I agree with President Obama!

Some fun is being had at President Obama’s expense because he flubbed a line when he spoke to the Congressional Black Caucus awards banquet over the weekend. Via Aaron Worthing, I read that Mr Obama meant to say:

If asking a billionaire to pay the same tax rate as a janitor makes me a warrior for the working class, I wear that with a badge of honor. I have no problem with that.

But what he actually said was:

If asking a billionaire to pay the same tax rate as a Jew, uh, as a janitor makes me a warrior for the working class, I wear that with a badge of honor. I have no problem with that.

Andrew Malcolm, of the Los Angeles Times, continued:

The president has been muffing lines all over the place recently. Last week, also peddling his jobs plan at a bridge that won’t qualify, he hailed America’s building of “the Intercontinental Railroad.” You don’t seem to hear much about these gaffes in the media for some reason.

That’s kind of amusing, since the blog article I read just a few minutes ago, by our good friend Amanda Marcotte, was complaining about all of the President Obama teleprompter jokes, when the picture of the President speaking shows him doing so without a teleprompter; maybe he really does need one! :)

But, I digress. I do not assume that Mr Obama’s slip of the tongue was somehow a Freudian slip, but an honest mistake. And I’ll state, here, for the record — whatever actual “record” this may be — that I agree with what the President meant to say: “If asking a billionaire to pay the same tax rate as a janitor makes me a warrior for the working class, I wear that with a badge of honor. I have no problem with that.” I, too, think that billionaires ought to pay the same tax rates as janitors, as concrete plant workers, as construction laborers, as attorneys, as doctors, and as teachers. And I’ve said so before, in an article that was apparently so well-written and persuasive that absolutely no one took issue with it, as measured by the fact it received exactly zero comments.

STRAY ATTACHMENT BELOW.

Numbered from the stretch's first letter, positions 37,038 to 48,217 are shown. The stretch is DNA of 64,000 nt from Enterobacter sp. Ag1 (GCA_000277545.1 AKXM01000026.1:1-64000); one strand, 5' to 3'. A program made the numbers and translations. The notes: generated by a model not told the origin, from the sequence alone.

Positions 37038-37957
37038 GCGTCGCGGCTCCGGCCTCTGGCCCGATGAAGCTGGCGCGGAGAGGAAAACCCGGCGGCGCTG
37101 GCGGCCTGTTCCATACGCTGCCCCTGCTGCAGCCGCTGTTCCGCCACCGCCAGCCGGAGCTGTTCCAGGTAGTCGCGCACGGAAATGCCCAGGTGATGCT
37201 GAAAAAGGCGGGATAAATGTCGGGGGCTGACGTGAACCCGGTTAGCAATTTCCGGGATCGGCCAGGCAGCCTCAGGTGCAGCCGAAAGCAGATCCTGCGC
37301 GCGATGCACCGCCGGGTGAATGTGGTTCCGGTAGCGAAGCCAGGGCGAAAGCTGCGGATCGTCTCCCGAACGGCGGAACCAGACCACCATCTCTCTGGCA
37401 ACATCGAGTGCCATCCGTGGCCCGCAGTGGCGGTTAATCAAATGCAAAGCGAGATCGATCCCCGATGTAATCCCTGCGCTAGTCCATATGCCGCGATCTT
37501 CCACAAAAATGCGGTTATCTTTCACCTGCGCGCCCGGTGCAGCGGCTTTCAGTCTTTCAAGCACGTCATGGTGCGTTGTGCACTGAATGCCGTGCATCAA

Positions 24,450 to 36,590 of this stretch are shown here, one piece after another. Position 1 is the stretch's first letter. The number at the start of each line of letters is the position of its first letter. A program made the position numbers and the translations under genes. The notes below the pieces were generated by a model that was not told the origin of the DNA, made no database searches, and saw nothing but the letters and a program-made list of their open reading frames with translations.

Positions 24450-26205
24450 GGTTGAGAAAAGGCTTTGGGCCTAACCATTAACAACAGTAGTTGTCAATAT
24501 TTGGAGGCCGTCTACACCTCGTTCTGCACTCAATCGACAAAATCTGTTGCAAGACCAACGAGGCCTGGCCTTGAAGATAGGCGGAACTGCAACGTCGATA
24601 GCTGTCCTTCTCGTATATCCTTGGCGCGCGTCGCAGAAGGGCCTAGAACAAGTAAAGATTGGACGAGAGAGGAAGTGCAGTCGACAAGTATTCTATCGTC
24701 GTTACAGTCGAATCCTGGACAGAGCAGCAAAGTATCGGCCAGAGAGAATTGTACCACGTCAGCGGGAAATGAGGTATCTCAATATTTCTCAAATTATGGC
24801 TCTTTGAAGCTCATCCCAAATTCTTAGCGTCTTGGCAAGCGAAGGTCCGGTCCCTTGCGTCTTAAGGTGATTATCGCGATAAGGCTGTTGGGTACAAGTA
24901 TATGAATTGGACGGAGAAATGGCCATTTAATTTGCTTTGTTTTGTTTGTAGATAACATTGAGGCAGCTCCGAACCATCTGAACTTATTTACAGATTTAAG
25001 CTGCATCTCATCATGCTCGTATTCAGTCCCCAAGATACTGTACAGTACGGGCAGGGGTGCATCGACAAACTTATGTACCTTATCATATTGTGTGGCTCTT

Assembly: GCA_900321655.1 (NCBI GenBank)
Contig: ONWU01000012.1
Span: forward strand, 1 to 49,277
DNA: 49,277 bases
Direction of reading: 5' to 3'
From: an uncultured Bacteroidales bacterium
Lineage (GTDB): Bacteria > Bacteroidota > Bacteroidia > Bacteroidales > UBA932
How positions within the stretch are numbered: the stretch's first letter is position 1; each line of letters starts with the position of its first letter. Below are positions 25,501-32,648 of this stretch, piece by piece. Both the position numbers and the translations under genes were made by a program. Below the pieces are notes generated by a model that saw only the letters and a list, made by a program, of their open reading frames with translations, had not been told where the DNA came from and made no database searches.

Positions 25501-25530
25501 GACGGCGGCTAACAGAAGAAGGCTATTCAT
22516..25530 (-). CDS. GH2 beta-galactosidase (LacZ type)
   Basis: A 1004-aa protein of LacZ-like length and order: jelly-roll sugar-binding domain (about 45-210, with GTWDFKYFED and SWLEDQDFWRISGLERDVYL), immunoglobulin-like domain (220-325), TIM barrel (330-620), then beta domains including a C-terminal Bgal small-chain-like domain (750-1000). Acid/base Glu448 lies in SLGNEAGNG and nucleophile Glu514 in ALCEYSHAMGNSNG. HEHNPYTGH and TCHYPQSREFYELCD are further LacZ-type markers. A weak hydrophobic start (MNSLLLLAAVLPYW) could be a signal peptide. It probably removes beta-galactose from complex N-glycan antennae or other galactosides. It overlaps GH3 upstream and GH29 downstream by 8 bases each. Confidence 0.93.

What I don’t agree with is the idea that billionaires ought to pay a higher rate of taxation than other people, that some people should be taxed more highly than others simply because they are more productive.

So, with President Obama’s new statement, I see that he and I are in complete agreement.

6 Comments

  1. Commenting to provide proof that I am in full agreement.

    My federal income tax proposal (since we cannot rid ourselves of that vile thing) that differs slightly from yours:

    Flat tax, no standard deduction, deduction for charitable giving, the end.

  2. I went to Israel for a week for work back in 1990 just before the first Gulf War. I went there with my boss. The airport exit interviewers make our grabbing, feeling up, TSA molesters look like beginners in security. They asked where we went, who we met with, nature of our trip and places we stayed. We stayed in two different hotels, a “dump” then a good one I think was the Sheraton. I answered correctly, my boss said the “dump” and the Hilton, and then quickly corrected it to the Sheraton. Then he got 10 questions why he said the Hilton. Who did he meet, why did he say it, etc. Then the two inquisition guys compared notes. And we could wait in a specific area until boarding. All this due to an honest slip of the tongue since we passed the Hilton and looked in the front door, but didn’t go in. And all this is to say, BO got the target he wanted, and made it “seem” like a slip of the tongue. I trust nothing BO says or does.